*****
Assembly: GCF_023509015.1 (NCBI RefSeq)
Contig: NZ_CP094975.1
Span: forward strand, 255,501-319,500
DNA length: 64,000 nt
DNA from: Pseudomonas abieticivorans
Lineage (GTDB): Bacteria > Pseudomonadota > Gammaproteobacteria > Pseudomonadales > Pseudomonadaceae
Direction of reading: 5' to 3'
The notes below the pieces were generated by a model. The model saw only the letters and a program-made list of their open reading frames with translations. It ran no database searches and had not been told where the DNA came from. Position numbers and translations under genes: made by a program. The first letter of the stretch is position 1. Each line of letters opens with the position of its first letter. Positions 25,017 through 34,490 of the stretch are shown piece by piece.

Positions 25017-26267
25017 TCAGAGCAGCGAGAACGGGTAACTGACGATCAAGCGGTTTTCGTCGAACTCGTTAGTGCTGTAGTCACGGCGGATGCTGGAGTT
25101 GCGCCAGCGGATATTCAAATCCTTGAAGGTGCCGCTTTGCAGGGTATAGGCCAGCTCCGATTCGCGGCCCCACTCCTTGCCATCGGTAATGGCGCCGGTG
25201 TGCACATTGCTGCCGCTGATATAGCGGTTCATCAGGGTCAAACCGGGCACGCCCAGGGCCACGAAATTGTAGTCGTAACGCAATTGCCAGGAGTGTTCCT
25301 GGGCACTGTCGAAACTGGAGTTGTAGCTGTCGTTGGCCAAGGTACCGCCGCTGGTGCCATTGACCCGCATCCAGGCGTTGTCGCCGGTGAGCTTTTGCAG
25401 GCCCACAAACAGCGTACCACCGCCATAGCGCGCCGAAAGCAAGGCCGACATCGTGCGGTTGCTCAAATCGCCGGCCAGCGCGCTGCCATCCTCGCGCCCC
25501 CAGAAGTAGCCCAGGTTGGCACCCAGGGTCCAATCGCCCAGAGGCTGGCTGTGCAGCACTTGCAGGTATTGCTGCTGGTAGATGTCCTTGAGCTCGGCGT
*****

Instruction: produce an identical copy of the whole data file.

Assembly: GCF_023509015.1 (NCBI RefSeq)
Contig: NZ_CP094975.1
Span: forward strand, 255,501-319,500
DNA length: 64,000 nt
DNA from: Pseudomonas abieticivorans
Lineage (GTDB): Bacteria > Pseudomonadota > Gammaproteobacteria > Pseudomonadales > Pseudomonadaceae
Direction of reading: 5' to 3'
The notes below the pieces were generated by a model. The model saw only the letters and a program-made list of their open reading frames with translations. It ran no database searches and had not been told where the DNA came from. Position numbers and translations under genes: made by a program. The first letter of the stretch is position 1. Each line of letters opens with the position of its first letter. Positions 25,017 through 34,490 of the stretch are shown piece by piece.

Positions 25017-26267
25017 TCAGAGCAGCGAGAACGGGTAACTGACGATCAAGCGGTTTTCGTCGAACTCGTTAGTGCTGTAGTCACGGCGGATGCTGGAGTT
25101 GCGCCAGCGGATATTCAAATCCTTGAAGGTGCCGCTTTGCAGGGTATAGGCCAGCTCCGATTCGCGGCCCCACTCCTTGCCATCGGTAATGGCGCCGGTG
25201 TGCACATTGCTGCCGCTGATATAGCGGTTCATCAGGGTCAAACCGGGCACGCCCAGGGCCACGAAATTGTAGTCGTAACGCAATTGCCAGGAGTGTTCCT
25301 GGGCACTGTCGAAACTGGAGTTGTAGCTGTCGTTGGCCAAGGTACCGCCGCTGGTGCCATTGACCCGCATCCAGGCGTTGTCGCCGGTGAGCTTTTGCAG
25401 GCCCACAAACAGCGTACCACCGCCATAGCGCGCCGAAAGCAAGGCCGACATCGTGCGGTTGCTCAAATCGCCGGCCAGCGCGCTGCCATCCTCGCGCCCC
25501 CAGAAGTAGCCCAGGTTGGCACCCAGGGTCCAATCGCCCAGAGGCTGGCTGTGCAGCACTTGCAGGTATTGCTGCTGGTAGATGTCCTTGAGCTCGGCGT